Families celebrate Thanksgiving with pandemic rules and rising food costs
As people get ready to sit down for yet another pandemic Thanksgiving, turkeys are flying out the door at Nicholyn Farms.
"It's been busy with turkey sales this year. People are wanting to get together, and they are wanting bigger turkeys than last year for sure," said owner Lynda Van Casteren. "Almost 1,200 of our favourite families have come through in the last three days."
With the province giving the green light to gather with friends and family this weekend, many say this year feels more like a celebration.
"It's nicer to be able to enjoy a holiday like this with friends and family," said shopper Chris Rhora.
Still, some are being cautious and sticking close to home.
"The pandemic was happening last year, and I'm still living with the same people," said shopper Alejandro Gonzalez. "There are six of us on the property, so we all just cook different stuff; I got tasked with getting desserts."
As COVID-19 cases hold steady and the province lifts capacity limits on certain venues, it seems there is a lot to be thankful for.
"This is the culmination of all the hard work we've put in over the last 18 months, and it's starting to pay off as we return closer and closer to normal," said the past president of the Ontario Medical Association, Dr. Sohail Gandhi.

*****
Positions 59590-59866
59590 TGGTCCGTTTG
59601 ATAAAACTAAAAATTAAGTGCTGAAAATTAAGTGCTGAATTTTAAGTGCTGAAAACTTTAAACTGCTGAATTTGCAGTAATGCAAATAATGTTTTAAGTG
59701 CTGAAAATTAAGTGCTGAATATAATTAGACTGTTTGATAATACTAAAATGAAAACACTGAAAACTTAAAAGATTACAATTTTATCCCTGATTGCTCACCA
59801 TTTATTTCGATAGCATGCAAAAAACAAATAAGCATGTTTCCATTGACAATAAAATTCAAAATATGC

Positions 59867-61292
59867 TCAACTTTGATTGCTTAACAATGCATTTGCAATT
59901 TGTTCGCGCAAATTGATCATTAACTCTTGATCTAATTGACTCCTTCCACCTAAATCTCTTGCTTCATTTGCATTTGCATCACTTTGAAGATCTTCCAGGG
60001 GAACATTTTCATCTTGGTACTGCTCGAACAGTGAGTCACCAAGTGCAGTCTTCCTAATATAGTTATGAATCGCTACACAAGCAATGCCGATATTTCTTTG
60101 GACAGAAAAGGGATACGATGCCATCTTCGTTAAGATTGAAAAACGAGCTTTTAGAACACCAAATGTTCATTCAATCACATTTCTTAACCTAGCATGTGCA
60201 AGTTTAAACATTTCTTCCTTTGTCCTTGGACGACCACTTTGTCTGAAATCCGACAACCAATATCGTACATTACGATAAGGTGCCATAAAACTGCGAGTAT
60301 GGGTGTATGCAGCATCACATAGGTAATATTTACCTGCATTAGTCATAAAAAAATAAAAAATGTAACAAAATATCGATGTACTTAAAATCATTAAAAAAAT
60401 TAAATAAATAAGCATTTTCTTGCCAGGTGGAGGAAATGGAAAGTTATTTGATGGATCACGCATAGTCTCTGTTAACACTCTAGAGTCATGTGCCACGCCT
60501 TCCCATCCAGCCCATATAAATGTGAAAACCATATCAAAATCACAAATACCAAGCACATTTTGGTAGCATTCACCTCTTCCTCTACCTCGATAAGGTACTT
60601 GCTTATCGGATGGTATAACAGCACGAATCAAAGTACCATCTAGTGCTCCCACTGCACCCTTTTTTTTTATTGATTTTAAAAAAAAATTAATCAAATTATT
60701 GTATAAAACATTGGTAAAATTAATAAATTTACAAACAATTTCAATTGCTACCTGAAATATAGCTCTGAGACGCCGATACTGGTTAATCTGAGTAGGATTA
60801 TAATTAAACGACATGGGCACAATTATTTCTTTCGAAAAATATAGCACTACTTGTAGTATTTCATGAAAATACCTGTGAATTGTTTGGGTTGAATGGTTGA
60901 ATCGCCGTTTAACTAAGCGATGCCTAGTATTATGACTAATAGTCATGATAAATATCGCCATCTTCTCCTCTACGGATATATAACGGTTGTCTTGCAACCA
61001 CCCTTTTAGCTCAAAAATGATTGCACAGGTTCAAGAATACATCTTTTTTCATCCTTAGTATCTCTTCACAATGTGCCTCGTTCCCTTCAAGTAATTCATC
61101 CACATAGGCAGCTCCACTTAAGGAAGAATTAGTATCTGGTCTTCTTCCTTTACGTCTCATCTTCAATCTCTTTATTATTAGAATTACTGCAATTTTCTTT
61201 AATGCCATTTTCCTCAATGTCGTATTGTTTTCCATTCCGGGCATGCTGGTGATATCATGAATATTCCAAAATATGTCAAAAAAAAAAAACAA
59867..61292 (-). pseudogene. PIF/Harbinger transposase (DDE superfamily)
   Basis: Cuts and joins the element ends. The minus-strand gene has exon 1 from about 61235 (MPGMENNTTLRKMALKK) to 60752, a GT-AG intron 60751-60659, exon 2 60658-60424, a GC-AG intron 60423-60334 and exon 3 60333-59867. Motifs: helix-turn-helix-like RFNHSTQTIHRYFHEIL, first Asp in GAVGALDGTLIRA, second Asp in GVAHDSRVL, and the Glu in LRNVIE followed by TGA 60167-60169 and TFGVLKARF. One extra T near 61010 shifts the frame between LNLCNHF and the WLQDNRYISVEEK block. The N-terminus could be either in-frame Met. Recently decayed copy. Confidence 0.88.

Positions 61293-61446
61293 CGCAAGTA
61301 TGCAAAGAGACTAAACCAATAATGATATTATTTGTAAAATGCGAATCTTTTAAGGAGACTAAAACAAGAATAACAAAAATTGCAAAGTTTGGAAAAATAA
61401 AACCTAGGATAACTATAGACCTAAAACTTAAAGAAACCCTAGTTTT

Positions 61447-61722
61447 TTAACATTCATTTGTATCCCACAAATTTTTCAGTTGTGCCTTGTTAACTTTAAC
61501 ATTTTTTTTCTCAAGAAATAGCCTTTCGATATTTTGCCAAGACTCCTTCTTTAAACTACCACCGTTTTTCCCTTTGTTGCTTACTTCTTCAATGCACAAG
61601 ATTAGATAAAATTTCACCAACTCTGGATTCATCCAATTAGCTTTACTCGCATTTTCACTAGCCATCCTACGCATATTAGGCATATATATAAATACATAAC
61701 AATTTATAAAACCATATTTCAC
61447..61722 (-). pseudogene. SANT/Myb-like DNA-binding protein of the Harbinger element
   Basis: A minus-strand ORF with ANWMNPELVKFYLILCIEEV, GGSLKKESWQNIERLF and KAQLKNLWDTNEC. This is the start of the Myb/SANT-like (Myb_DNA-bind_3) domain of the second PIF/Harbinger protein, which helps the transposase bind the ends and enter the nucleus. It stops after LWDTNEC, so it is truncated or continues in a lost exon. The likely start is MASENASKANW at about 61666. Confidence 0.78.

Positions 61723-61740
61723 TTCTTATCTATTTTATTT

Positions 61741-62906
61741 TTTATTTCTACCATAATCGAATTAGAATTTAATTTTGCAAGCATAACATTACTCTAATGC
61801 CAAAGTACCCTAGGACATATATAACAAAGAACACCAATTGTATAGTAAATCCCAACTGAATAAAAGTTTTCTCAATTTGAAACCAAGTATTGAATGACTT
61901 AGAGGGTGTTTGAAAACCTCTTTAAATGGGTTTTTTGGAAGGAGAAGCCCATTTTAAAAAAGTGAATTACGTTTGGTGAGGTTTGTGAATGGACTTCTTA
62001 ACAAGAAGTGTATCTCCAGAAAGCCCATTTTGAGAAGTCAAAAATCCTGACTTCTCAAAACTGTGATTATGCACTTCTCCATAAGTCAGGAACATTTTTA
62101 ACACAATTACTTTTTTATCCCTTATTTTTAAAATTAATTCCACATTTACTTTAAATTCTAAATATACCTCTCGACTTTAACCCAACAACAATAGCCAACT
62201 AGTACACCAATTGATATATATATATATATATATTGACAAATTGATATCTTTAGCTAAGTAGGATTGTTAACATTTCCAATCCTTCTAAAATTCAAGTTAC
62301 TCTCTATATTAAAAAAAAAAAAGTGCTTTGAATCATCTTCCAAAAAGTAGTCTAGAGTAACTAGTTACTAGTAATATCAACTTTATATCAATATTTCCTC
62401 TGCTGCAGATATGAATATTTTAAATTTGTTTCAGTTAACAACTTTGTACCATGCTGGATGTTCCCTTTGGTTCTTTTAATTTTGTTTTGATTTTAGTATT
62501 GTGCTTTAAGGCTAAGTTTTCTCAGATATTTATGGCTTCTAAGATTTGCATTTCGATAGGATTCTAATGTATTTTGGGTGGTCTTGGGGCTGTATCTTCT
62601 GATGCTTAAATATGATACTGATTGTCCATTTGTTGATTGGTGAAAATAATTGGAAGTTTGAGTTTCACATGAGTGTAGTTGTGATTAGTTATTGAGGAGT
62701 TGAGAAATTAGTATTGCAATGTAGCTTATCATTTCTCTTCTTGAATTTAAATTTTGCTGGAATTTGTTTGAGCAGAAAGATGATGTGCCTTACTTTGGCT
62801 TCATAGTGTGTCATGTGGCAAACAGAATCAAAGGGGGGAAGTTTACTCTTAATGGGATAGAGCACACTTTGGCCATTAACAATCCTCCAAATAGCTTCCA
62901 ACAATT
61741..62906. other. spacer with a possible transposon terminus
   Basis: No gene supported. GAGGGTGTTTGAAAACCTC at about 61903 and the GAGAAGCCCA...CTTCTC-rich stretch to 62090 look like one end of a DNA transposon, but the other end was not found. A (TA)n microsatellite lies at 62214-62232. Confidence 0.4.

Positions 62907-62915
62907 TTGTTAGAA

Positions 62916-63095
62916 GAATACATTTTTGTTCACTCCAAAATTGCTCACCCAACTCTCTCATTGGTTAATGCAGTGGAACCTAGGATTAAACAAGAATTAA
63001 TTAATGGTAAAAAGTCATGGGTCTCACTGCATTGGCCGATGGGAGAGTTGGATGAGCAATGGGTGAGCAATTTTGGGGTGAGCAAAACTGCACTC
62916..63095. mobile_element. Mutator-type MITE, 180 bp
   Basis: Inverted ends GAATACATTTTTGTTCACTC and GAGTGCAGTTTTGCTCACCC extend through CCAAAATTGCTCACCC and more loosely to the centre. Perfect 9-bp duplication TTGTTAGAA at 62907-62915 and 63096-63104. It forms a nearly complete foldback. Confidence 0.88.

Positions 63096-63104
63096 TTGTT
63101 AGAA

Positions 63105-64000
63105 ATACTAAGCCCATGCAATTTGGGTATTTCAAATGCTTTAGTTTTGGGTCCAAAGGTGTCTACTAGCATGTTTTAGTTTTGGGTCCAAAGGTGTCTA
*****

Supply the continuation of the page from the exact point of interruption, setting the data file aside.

However, one noticeable difference this year, the price of the big bird has gone up.
"The wholesale price of the turkey has increased slightly," said Van Casteren.
But it's not just turkey; from produce to pie, experts say shoppers are paying more this Thanksgiving, partly due to labour shortages causing employers to pay more.
"The Agri-food sector is a high volume, low margin environment, and so if you are paying more for wages eventually, you have to adjust prices," said senior director at Dalhousie University's Agri-Food Analytics Lab, Dr. Sylvain Charlebois. "Beef prices are up on average about 12 per cent; chicken is up about 12 per cent, pork is up more than 6 or 7 per cent, bacon us up 18 per cent, butter 35 per cent."
Charlebois says consumers can expect to see more increases in the New Year.
But for many, just getting the chance to spend time with friends and family this year is enough to offset the added costs.
"Last year, it was just us and the kids at home; we had a turkey for ten that ended up being a turkey for four," said shopper Alyssa Rhora. "(This year) we celebrated with my parents last night and today we do the friends."